Angelina enjoyed telling the story behind the Scala Sancta, the Holy Staircase, which Jesus purportedly walked up to his trial before Pontius Pilate. Visitors are not allowed to walk up the 28 marble steps, they must crawl up them. The steps are covered in wood with holes cut above marks said to be Jesus’ blood.
Continuing her journey, Angelina drove all the way to the tip of the boot of Italy where her car was ferried to Messina on the island of Sicily. She drove into the mountains toward Campofranco until the tiny road ended and she was forced to decide whether to turn right or left. Angelina parked her car and after a man gave her directions, he asked her if she was a Giovino. When she responded that she was, he said he would take her to her family since he knew them.
When Angelina arrived at the home of her father’s sister, who did not know she was coming, the family immediately knew who she was and greeted her with eager, emotional hugs, kisses, smiles, and tears. Since her mother’s family lived in the same village, word of her arrival spread instantaneously and Angelina remembered, “The whole village was soon running towards me.”
This feeling of incredible connection to most of the people she met in Campofranco amazed, but did not overwhelm Angelina. When she had dinner the first night with members of her mother’s family, she recalled, “I could not believe how much these men looked like my mother’s brothers…I would have known them anywhere.”
Angelina spent her two weeks on Sicily reveling in the pleasures of getting to know her family whose roots in Campofranco reach back more than five hundred years. Cousins accompanied her to Pompeii where her memories focused on the extremely advanced nature of that ancient civilization. In Palermo, a town on the Mediterranean Sea, they visited a cave on the side of a mountain which had formerly been a pirate hideout but had been converted into a church where a wedding was taking place.
When her visit with her family in Sicily ended, Angelina continued her journey back up the boot to Florence and Milan and then back down to Rome to leave her car to be shipped and to fly home. She continued to communicate with her aunt and cousins, often taking an entire day to write letters in Italian using her Italian dictionary.
A few years later, Angelina was rewarded for her faithful efforts when her 83 year old aunt reciprocated and came to the United States, accompanied by her grandson, to meet and visit with her American family for about a month. Sightseeing highlights included a trip to the United States Space and Rocket Center in Huntsville and Vulcan in Birmingham, a special visit since a family member had worked on building his pedestal.
Angelina’s trip also acted as a catalyst for a significant event in another family. She met two sisters in Italy who were searching for information about their brother whom they had lost contact with many years before. Angelina brought their information back with her and contacted Nina Miglionico, an old friend and neighbor in Avondale. Ms. Miglionico was a tireless civic leader and a very well-respected attorney and pioneer for women and civil rights who served on the Birmingham City Council from 1963 until 1981 and was its first woman president. She had represented the Italian sisters’ brother and was able to at least give them closure as he had died and left them his estate.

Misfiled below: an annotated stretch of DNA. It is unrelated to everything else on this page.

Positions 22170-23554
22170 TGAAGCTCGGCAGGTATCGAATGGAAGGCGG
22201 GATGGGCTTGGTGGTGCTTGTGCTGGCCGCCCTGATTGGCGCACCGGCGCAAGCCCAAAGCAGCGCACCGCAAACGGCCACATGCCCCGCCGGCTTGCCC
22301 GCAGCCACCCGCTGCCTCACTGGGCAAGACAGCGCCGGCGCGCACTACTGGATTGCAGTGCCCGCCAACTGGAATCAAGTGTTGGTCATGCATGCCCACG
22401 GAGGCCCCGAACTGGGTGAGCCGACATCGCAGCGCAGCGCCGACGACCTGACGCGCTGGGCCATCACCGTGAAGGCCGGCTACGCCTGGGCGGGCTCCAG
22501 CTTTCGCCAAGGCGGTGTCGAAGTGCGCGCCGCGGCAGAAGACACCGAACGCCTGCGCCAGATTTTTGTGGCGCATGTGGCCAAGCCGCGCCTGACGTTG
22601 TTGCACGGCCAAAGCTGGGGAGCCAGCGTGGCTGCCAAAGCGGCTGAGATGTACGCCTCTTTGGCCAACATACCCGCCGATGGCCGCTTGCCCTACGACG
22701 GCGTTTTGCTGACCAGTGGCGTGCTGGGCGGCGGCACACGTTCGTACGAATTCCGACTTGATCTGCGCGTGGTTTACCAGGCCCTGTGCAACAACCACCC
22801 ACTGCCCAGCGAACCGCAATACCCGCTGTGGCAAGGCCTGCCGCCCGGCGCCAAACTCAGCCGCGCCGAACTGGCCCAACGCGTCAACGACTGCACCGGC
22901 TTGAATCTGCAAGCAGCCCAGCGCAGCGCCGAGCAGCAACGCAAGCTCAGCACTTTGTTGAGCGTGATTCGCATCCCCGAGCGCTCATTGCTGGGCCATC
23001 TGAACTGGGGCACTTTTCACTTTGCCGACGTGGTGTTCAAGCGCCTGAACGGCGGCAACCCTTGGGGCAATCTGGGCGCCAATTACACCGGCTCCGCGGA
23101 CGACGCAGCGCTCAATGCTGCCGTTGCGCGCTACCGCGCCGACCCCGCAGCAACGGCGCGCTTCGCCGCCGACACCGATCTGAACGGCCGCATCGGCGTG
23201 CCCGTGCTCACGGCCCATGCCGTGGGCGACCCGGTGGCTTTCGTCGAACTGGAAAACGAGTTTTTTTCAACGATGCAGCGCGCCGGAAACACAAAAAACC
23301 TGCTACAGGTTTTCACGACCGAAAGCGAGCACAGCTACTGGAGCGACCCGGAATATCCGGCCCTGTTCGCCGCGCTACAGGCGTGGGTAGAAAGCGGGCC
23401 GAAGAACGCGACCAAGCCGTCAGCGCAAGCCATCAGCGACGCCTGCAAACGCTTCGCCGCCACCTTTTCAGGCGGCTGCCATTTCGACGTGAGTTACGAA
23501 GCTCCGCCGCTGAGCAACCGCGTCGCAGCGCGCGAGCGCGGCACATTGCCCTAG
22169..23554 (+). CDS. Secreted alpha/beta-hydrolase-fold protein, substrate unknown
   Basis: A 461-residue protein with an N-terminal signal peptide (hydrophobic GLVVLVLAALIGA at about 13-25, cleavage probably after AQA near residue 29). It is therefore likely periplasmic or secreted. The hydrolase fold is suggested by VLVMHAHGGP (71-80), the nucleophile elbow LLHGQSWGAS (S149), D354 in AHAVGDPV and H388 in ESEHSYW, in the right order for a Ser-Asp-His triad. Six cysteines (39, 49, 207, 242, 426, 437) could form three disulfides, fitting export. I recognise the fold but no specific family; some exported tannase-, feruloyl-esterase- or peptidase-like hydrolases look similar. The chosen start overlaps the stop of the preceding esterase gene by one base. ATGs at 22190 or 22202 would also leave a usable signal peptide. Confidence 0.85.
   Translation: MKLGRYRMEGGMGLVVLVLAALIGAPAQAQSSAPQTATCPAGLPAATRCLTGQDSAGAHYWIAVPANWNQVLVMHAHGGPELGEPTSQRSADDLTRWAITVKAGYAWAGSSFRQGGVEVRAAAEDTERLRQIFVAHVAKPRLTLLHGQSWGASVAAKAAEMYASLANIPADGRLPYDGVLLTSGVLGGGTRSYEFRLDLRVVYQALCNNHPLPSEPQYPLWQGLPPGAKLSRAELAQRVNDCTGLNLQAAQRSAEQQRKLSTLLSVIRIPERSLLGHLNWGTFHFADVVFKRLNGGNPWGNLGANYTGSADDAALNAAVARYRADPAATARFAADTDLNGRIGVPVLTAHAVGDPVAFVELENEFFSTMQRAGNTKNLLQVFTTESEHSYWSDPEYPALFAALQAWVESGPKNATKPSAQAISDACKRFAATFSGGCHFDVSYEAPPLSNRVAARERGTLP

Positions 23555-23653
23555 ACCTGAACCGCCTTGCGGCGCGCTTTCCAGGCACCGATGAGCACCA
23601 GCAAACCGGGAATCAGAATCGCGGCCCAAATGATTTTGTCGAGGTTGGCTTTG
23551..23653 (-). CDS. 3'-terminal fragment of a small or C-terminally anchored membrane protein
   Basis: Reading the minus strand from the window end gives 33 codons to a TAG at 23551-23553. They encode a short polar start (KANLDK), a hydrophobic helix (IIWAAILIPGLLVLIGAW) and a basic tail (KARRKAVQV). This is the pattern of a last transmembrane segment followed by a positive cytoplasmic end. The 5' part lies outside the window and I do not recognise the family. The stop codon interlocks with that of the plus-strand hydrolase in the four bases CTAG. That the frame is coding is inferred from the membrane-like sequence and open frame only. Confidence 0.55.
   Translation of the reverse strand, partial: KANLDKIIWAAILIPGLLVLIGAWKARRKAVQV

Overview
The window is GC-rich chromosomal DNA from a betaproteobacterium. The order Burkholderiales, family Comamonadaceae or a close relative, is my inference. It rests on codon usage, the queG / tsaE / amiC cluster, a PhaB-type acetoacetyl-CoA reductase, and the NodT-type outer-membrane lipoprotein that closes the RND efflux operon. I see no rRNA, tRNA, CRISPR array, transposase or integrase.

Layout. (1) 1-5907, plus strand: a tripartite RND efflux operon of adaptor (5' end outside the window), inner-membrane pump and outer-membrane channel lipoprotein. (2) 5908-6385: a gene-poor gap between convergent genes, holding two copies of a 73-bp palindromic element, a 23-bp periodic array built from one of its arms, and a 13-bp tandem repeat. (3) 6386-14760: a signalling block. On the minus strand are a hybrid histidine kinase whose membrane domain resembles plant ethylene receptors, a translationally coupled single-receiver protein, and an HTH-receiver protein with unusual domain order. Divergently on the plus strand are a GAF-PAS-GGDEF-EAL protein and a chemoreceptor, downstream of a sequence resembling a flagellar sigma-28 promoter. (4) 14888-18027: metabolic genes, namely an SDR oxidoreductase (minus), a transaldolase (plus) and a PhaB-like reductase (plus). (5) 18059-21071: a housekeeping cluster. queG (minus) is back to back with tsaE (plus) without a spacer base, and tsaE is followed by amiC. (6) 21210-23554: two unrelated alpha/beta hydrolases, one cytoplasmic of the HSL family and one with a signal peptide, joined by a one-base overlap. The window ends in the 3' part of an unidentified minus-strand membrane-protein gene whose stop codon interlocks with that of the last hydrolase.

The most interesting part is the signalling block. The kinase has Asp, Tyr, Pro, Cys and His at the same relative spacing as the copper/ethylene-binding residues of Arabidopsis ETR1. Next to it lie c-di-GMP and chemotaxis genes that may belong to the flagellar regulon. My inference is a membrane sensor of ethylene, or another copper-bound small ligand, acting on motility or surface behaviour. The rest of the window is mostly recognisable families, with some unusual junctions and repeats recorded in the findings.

More than 40 years later, with her family ties in Italy stronger than ever, Angelina is working on another dream. Hoping to return to Italy in the spring, she maintains diligent contact with her family there. As she explained from her heart, “I want to go back because my roots are very, very, deep in Italy…It is the country I love because my people come from there … America is my home, but our roots are in Italy.”
A full life at home
Her daring solo trip abroad may have prepared Angelina for the next big step in her life. Shortly after her return she met Jerry Gossett, a coal miner who grew up in Dora and loved to dance. Describing him as the “love of my life,” they married, moved to Jasper, and were together for 34 years before his death eight years ago.
Commuting to Birmingham in her “little red bug,” Angelina continued to work for the Camenshines in the Pizitz frame shop after she and Jerry married. But in 1972, she opened her own shop in Jasper with the help and support of her former employers. For 28 years, Angelina gathered customers who became family and trusted her ability as they left pieces to be framed on her counter and their only instructions were “Frame it.” She helped them decorate their homes for holidays and special occasions and they brought her soup, cakes, and pies. In 2000, she closed her shop because she had to care for Jerry, who had severe lung disease.
In addition to owning her own business and taking care of her family, Angelina has spent much of her life in service to others. She and Jerry organized the Jasper Elks Lodge in 1977 and, in 1998, she became the first female Exalted Ruler in the country. Active in veteran recognition throughout the state, Angelina has prepared and mailed more than 2,000 certificates of appreciation all over the world.
As a board member for the Tri-County Agency for Intellectual Disabilities, Angelina plans and raises money for meals and other events for these individuals with joy and a genuine concern for their well-being. Several years ago she raised $35,000 to help fund the statue in front of the Jasper Police Department. Angelina is also an important part of the heart, soul, and missions of St. Mary’s Episcopal Church.
More than 40 years after her incredible solo adventure, Angelina Giovino Gossett has not slowed down at all. She continues to energetically thrive on a deep understanding of and devotion to family, as well as unselfish service to others, always commanding a life well lived and worthy of future adventures.
Margaret Dabbs is a freelance columnist who resides in Jasper. Her column appears every other Wednesday in the Lifestyles section. Comments and suggestions are welcomed by contacting Dabbs at 387-2890